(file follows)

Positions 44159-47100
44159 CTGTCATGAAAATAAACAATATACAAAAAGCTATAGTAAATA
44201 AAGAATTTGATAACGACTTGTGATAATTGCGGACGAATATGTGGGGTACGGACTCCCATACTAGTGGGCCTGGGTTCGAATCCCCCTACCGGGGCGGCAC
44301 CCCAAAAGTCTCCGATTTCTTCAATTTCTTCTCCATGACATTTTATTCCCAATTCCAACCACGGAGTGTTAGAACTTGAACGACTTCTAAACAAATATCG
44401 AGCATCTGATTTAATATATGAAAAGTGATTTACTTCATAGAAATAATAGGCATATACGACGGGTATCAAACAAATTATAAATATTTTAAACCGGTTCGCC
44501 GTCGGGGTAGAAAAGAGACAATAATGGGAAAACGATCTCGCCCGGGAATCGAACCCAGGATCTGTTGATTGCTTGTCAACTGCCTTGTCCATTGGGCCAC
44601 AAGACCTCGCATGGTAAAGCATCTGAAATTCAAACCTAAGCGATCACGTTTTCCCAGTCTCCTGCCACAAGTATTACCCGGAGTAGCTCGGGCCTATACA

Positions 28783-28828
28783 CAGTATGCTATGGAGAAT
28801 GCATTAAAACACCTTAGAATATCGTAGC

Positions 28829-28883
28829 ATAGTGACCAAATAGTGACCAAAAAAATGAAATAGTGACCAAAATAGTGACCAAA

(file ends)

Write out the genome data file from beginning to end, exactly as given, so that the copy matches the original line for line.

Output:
Positions 44159-47100
44159 CTGTCATGAAAATAAACAATATACAAAAAGCTATAGTAAATA
44201 AAGAATTTGATAACGACTTGTGATAATTGCGGACGAATATGTGGGGTACGGACTCCCATACTAGTGGGCCTGGGTTCGAATCCCCCTACCGGGGCGGCAC
44301 CCCAAAAGTCTCCGATTTCTTCAATTTCTTCTCCATGACATTTTATTCCCAATTCCAACCACGGAGTGTTAGAACTTGAACGACTTCTAAACAAATATCG
44401 AGCATCTGATTTAATATATGAAAAGTGATTTACTTCATAGAAATAATAGGCATATACGACGGGTATCAAACAAATTATAAATATTTTAAACCGGTTCGCC
44501 GTCGGGGTAGAAAAGAGACAATAATGGGAAAACGATCTCGCCCGGGAATCGAACCCAGGATCTGTTGATTGCTTGTCAACTGCCTTGTCCATTGGGCCAC
44601 AAGACCTCGCATGGTAAAGCATCTGAAATTCAAACCTAAGCGATCACGTTTTCCCAGTCTCCTGCCACAAGTATTACCCGGAGTAGCTCGGGCCTATACA

Positions 28783-28828
28783 CAGTATGCTATGGAGAAT
28801 GCATTAAAACACCTTAGAATATCGTAGC

Positions 28829-28883
28829 ATAGTGACCAAATAGTGACCAAAAAAATGAAATAGTGACCAAAATAGTGACCAAA